Where Have All the Good Movie Takedowns Gone?

Transformers is bad. Could critics eviscerate it with a little more relish, please?

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The reviews are in for Transformers: Dark of the Moon, which opens in theaters tonight at midnight, and they're not good. Considering the material (the second sequel to a movie based on a line of toys) and the presence of director Michael Bay (right), this was not unexpected. What is disappointing--or tragic, if you happen to enjoy the simple pleasures of a good critic going to town on a silly movie--is the lack of enthusiasm in the Dark of the Moon takedowns.

"[O]h, what a hollow experience Dark of the Moon is!" laments the Miami Herald's Rene Rodriguez. At the Chicago Tribune, Michael Phillips calls it "a work of ineffable soullessness and persistent moral idiocy." Writing in the Newark Star-Ledger, Stephen Whitty compares the movie to "a machine itself--gargantuan, well-oiled and lifeless."

To be fair, the dispassionate pan seems to be in vogue with critics this summer. In his (negative) review of ThorNew York Times film critic A.O. Scott bemoaned the fact the movie couldn't even function "an interesting, appalling train wreck because it lacks the spoiled grandeur of ambition gone off the rails." Boston Globe critic Ty Burr topped that backhanded compliment when he said that director Kenneth Branagh's film gave "mediocre a good name."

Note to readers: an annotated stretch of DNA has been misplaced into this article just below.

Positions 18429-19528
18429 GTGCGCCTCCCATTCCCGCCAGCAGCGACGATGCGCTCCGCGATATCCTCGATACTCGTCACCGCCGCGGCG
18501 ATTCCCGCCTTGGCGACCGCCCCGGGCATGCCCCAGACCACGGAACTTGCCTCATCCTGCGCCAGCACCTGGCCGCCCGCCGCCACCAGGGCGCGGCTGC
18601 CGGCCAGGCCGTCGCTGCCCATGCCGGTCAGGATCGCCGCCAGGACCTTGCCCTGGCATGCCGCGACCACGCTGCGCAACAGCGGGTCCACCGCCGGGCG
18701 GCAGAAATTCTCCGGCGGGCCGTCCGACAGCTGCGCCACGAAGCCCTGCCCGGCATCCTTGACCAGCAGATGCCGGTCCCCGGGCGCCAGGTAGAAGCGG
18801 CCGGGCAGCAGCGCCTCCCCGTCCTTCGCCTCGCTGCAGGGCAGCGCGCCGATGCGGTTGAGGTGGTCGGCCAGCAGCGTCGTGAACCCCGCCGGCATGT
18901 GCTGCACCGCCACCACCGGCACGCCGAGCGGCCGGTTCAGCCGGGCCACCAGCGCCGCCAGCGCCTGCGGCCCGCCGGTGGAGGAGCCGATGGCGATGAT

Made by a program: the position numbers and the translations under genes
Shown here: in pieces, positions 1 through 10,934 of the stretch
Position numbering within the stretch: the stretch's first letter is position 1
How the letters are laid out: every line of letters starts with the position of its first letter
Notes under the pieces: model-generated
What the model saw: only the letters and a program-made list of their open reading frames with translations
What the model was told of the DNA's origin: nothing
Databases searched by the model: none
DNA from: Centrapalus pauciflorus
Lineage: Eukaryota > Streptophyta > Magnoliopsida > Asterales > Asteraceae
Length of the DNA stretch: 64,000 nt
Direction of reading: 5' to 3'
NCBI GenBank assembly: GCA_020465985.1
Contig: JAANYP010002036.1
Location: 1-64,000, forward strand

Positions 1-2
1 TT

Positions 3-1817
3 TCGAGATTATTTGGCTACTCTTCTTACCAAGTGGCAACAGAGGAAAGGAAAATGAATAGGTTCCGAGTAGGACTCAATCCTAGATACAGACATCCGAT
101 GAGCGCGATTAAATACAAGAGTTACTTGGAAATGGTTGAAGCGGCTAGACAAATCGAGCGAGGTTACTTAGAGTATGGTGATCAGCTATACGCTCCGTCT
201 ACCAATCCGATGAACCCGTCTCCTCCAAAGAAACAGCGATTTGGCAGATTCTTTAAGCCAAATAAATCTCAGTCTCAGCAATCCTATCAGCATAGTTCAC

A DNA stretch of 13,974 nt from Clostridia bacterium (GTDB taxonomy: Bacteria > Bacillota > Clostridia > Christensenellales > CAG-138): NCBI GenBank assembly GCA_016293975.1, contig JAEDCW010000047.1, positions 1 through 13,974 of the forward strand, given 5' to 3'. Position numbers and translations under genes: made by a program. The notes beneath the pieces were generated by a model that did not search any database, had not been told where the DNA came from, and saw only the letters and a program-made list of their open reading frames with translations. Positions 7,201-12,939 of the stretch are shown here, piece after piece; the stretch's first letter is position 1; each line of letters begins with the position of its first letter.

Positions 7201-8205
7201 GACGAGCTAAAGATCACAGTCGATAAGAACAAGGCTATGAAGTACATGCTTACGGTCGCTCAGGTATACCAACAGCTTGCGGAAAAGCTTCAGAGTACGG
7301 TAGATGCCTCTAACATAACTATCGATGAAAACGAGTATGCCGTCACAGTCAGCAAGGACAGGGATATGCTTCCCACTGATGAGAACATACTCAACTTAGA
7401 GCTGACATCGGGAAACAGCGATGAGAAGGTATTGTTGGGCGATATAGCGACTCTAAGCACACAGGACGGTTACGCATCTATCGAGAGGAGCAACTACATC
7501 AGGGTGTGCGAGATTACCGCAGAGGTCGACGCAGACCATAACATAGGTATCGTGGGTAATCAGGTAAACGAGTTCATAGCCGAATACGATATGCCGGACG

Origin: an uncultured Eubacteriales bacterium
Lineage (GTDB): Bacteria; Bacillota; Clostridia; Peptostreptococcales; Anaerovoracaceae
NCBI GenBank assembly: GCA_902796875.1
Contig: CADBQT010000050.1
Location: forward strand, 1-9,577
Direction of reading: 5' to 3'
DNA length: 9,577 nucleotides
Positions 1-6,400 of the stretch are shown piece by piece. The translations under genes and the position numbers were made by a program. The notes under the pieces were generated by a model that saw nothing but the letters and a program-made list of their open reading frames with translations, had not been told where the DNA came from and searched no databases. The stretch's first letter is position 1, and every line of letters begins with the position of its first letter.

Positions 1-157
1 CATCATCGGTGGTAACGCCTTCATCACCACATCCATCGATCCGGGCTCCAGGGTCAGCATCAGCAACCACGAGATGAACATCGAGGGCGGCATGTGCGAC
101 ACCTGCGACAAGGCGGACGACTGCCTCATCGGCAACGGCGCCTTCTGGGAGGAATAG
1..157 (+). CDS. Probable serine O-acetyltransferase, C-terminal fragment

Of the fourth Pirates of the Caribbean movie, New York magazine critic David Edelstein wrote: "I've never seen a film in which what was actually onscreen seemed so irrelevant." At Slate, Dana Stevens agreed. "More than anything," observed Stevens, "this kind of elephantine 'summer' blockbuster now registers as a miracle of sheer logistics."

We can't disagree, but we still miss the days of critics using their best material on the worst of summer blockbusters, like when the Washington Post's Stephen Hunter called Speed 2 an "existential prank merrily engineered by Jean-Paul Sartre in heaven" or when Entertainment Weekly's Owen Gleiberman called director Brian De Palma both "a cinematic serial killer of common sense" and "the masturbator of suspense" in his evisceration of 1998's Snake Eyes. We miss that summer sparkle.

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